Africa proves profitable for Cordiant African fund promotes sustainable growth, by Barry Critchley
The juxtaposition was almost eerie: At the same time that a column was being prepared on Banro Corp., a Canadian-based exploration development company active in the gold fields of the Democratic Republic of Congo and a speaker at this year’s meeting of the Prospectors and Developers Association of Canada, a call was made to the Montreal offices of Cordiant Capital, a one-of-a-kind money manager that was also a speaker at the same convention.
And it just so happened that Cordiant, which manages three institutional pools of capital geared to the emerging markets, was an investor in Banro. Cordiant, formed in the late 1990s by Carl Otto (chairman) and David Creighton (chief executive), made that investment last October when it anted up $13-million and bought two million shares at $6.50 a share. Banro closed up 10 cents yesterday at $12.60.
Cordiant made that investment in its Canada Investment Fund for Africa (CIFA), understood to be the only one of its kind in Canada and one of the few in the world geared to making investments, mostly of the private-equity kind, in either African companies or companies that are active in Africa but based elsewhere.
The CIFA was launched following the commitment of the government of Canada at the 2002 G8 summit, which was held in Alberta.
Cordiant got to the position of being able to invest in Africa because it was selected by the government of Canada to manage the Canada Investment Fund for Africa. At the 2002 G8 summit, the federal government — then led by Jean Chretien — made a commitment to Africa: It would help set up a fund, would provide the initial $100-million commitment but would be fully on board once the private sector also chipped in.
For that to happen, the government had to select a manager, so after a long and detailed search, Cordiant emerged as the winner. (That decision was announced in May, 2004.)
Creighton, a former BMO Nesbitt Burns staffer who returned to Canada in the late 1990s, said the fund was designed to provide risk capital to commercially successful private-sector businesses in Africa. “And what’s more, the fund is aimed at promoting sustainable economic growth and social development on the African continent.”
So far the CIFA has had two closings, with the third and final one scheduled for middle of the year. By then the fund should be home to US$200-million of assets, which have been contributed by eight institutional investors. Sad to say, Canadian investors have been reluctant to come forward. But if things work out as planned, the federal government will end up being a 40% partner, with the private sector having a 60% stake.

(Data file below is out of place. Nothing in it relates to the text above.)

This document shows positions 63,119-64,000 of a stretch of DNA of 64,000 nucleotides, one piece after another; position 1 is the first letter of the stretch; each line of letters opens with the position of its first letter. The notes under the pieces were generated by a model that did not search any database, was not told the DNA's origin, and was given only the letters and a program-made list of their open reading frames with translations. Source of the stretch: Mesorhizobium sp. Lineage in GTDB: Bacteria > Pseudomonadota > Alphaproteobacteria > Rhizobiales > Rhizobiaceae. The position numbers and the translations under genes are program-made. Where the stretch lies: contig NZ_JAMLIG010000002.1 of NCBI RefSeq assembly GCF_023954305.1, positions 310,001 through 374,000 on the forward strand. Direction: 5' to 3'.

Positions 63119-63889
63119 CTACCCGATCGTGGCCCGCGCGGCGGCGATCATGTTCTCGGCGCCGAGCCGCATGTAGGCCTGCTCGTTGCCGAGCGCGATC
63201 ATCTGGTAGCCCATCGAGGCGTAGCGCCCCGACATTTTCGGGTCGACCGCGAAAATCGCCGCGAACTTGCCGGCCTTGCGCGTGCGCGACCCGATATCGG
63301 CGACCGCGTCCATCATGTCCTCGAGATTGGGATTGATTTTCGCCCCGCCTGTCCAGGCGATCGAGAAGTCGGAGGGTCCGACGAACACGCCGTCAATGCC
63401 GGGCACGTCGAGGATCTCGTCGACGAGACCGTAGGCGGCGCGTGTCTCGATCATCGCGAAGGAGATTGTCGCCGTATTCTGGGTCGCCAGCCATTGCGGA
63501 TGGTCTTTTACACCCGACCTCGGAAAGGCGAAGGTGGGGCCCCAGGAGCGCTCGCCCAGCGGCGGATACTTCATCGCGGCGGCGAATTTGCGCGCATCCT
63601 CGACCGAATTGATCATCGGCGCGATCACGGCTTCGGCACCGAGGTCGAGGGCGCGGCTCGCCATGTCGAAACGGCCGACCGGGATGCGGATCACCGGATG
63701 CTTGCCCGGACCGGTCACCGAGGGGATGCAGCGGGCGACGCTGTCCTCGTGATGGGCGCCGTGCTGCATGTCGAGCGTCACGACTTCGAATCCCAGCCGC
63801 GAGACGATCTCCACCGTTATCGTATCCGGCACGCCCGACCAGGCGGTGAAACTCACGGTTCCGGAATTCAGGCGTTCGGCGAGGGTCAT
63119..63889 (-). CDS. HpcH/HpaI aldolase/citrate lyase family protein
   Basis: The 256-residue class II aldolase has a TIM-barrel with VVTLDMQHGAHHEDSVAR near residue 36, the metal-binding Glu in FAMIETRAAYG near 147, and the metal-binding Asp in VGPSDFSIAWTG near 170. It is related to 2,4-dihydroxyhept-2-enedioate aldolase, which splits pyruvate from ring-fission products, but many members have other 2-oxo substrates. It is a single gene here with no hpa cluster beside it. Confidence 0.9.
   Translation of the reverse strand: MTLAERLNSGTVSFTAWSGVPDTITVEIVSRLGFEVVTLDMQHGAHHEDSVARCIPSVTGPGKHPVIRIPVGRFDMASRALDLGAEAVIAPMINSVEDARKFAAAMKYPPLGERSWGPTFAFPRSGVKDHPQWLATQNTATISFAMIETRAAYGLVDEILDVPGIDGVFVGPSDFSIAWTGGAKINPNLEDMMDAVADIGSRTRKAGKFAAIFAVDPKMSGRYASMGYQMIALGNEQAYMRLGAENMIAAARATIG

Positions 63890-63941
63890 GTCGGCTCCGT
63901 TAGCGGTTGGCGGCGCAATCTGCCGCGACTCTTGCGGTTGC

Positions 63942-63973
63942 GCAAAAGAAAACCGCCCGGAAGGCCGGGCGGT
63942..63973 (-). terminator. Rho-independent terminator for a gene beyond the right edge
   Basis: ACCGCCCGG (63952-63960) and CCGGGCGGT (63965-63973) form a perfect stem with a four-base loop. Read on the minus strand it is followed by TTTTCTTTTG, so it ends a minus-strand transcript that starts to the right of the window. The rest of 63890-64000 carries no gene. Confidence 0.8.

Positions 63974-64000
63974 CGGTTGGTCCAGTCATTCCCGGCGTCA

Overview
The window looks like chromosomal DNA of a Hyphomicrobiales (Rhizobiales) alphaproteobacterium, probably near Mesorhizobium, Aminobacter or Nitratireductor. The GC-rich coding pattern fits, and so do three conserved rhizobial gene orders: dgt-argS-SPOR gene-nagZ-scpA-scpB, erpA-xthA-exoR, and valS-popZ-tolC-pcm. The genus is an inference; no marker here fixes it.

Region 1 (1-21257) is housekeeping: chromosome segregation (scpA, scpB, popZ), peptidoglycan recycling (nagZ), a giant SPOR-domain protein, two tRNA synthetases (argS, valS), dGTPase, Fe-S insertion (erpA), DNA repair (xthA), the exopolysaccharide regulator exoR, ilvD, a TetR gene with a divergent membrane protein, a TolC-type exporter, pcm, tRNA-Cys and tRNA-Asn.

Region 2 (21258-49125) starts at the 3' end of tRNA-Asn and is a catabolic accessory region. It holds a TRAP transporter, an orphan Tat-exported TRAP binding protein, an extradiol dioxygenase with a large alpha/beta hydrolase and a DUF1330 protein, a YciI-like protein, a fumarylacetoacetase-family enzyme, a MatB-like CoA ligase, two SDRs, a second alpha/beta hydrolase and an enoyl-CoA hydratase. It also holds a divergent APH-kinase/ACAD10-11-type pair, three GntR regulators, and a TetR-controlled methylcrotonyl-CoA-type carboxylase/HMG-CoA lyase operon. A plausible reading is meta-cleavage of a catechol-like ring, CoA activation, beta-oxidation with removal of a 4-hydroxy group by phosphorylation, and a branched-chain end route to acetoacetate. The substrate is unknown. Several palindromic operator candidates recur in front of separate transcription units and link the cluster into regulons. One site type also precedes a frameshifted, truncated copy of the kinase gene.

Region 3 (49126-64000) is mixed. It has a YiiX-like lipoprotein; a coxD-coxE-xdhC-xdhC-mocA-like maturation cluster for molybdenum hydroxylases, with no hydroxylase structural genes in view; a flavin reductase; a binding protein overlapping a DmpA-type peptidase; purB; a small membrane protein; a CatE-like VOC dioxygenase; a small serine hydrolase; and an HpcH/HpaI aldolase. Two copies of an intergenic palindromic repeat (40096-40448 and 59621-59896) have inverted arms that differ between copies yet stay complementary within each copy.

In turn, Cordiant lined up United Kingdom-based Actis Capital, a private-equity firm that invests in emerging markets. The firm, which resulted from the management buyout from CDC Group PLC, has 16 offices in Asia, Africa and Latin America and oversees the management of US$3-billion of client assets.
The fund was officially launched last October in Ghana, with former prime minister Joe Clark one of the official guests. The two managers have been busy in selecting investments in Africa.
So far the two have made eight investments for a total outlay of US$28-million. The list of investments includes a stake in Nigeria’s UAC, the former Unilever operation in that country; a stake in Banque Commerciale de Rwanda; an interest in Orezone, a Canadian-based gold explorer and producer operating in Burkina Faso, and an interest in Mr. Big’s Fast Foods, the largest fast-food chain in Nigeria. It has also invested in the management buyout of Peters Papers, a South Africa-based paper merchant.
– – –
Cordiant became best known as the world’s first money manager set up to invest in loans made from international agencies to private-sector companies operating in the developing world.
So far Cordiant — owned by the Ontario Teachers’ Pension Plan Board, SNC Lavalin Capital and its directors — has raised two funds.
In 2001, it raised US$360-million for its first fund, the International Finance Participation Trust, a vehicle that offered Canadian pension and endowment funds access to a floating-rate return through project finance loans in emerging markets that enjoy the World Bank’s preferred creditor status.
In October, 2005, Cordiant followed up with a US$275 million financing for its second fund, IFPT 11. That fund is a clone of the first.
Creighton said all of the loans that have been made are in good standing. “We have never had a problem,” he said, noting that in 2004, the loans generated a return of LIBOR (London inter-bank offer rate) plus 348 basis points.
On its own and through its links with Actis, Cordiant has made more than 80 investments in 30 countries.